your art is so beautiful!! the marvelous perspectives, the colors, the rough yet smooth method in which you draw is so incredibly enchanting it actually made me tear up a bit, haha. it's so lovely and evocative I feel like I'm being transported into another world. seeing your art in my dash always brightens up my day^^ thank you for sharing your work with us!
I’m really glad you think so anon, your message cheered up my day. Thank you!
I’m trying to be more available and present for questions and advice about portfolio/career things. In the past one of the issues in my availability has been that questions I get are very broad or general. The other issue is that I don’t always have time, and things get lost in my email box. So I thought for starters to share what has been useful to me in recent years. Mind you, this is not general masterpost of anything, it is just interesting tidbits from my point of view that might be useful to others.
Perspective and layout:
Thomas Romain’s tips for perspective. Perspective is hard in the beginning, but I promise it gets easier the more you do it. This is a good reference for whenever I feel confused or struggling.
Marcos Mateau-Mestre: Framed Ink highly recommended! Informative, for beginners and professionals alike.
Tod Polson: The Noble Approach a look into animation history particularly from layout and design point of view. For anyone who’s interested in very graphic and shape oriented approach to animation layouts and philosophy behind it.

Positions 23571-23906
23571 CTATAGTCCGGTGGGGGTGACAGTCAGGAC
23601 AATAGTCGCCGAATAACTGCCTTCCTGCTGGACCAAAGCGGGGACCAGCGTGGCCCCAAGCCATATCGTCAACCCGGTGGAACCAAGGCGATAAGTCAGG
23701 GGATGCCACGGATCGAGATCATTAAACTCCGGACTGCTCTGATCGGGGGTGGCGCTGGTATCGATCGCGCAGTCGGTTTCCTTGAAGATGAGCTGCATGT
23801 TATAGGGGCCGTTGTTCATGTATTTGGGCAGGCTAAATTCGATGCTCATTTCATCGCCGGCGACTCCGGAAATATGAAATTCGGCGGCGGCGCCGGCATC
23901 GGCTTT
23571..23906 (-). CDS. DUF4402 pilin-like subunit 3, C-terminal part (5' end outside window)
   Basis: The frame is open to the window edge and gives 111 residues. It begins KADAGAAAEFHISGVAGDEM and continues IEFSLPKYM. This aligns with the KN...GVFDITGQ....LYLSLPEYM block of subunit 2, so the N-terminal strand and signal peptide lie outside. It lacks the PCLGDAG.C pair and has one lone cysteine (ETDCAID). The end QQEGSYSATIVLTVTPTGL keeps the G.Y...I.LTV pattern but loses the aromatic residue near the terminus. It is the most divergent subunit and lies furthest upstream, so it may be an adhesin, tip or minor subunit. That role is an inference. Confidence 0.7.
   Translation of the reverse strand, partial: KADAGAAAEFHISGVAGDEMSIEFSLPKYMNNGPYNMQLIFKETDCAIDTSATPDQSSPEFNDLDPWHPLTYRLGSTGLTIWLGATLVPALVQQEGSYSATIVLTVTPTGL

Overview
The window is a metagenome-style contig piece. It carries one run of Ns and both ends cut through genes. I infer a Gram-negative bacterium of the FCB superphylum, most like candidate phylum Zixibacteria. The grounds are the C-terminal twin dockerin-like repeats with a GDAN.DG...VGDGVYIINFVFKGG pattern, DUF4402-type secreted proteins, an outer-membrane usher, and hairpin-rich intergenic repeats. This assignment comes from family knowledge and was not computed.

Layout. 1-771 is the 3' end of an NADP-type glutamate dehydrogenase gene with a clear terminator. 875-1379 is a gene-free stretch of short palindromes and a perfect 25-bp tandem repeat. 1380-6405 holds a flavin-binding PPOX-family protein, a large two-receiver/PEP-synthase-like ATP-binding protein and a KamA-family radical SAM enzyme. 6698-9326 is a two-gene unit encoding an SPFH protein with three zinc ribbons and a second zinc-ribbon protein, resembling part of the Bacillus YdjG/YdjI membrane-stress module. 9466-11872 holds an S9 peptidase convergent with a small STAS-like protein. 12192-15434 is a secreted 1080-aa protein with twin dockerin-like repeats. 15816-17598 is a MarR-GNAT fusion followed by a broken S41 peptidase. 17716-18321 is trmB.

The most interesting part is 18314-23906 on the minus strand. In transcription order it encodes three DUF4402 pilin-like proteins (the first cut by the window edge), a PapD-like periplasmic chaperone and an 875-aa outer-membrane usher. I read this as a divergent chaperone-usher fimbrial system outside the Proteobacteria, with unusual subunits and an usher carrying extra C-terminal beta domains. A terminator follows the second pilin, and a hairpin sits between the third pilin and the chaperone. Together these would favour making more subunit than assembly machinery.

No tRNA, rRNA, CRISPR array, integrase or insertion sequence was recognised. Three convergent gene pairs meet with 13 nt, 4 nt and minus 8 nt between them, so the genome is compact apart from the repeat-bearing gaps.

Hans Bacher: Dream Worlds a book that takes a quick look on all aspects of animation, I think it’s a good resource for sparking interest in variety of departments in animation and understanding how feature films are made. Often referenced when explaining basics of visual development and concepting for animation.
100 Tuesday Tips With Griz and Norm
http://grizandnorm.squarespace.com/tuesday-tips a great collection of variety of helpful tips for drawing from two Disney feature artists.
Where to start with online figure drawing. It’s free! The goal for figure drawing should be to draw meaningfully. I’ve spent years of my life doodling and only absorbing a little bit of information, but I think there are more effective ways to learn. These exercises I do are to make me better at drawing dimensionally and so that the characters are acting and interacting in a space.
Exercise 1: Drawing long sessions - taking the time to observe. We should always aim to draw the characters as 3dimensional, even if desired result is heavily stylized and simplified. In the beginning, it might be more helpful to start with thinking anatomy as boxes and balls and pyramids (I draw boxes, but different artists have different methods), I’ve found it helps me to improve my perspective and dimensions. Starting to draw muscles and skeleton straight away, it can be difficult to place them correctly, until there’s enough knowledge to break them down into more basic shapes. I find it takes time to start understanding and really visualizing things in three dimensions, but these exercises help.
Exercise 2: Drawing over photographs. I saw storyboard artist Ethan Becker on Youtube teach this and found it useful. I do this sometimes, because this too, helps to see how exactly all building blocks of human/creature are acting in different poses and action. The point is not to just idly doodle-trace over outlines, it’s to learn to see the underlying geometry.
Exercise 3: Croquis - the short poses. These exercises are to particularly push the line of action, the direction and force of the pose. It’s also good for seeing how well the basic shapes are working and how they stretch and bend in motion.
Color and light (painting):
Studying how light works immensely helps to figure out how color works. It’s also a necessary skill in BG painting or visual development for animation and very helpful for illustration. Other than that, I’m including a few videos of painting that I think are interesting and have been relevant to what I’m doing.
Schoolism course: Fundamentals of Lighting with Sam Nielsen https://www.schoolism.com/school.php?id=3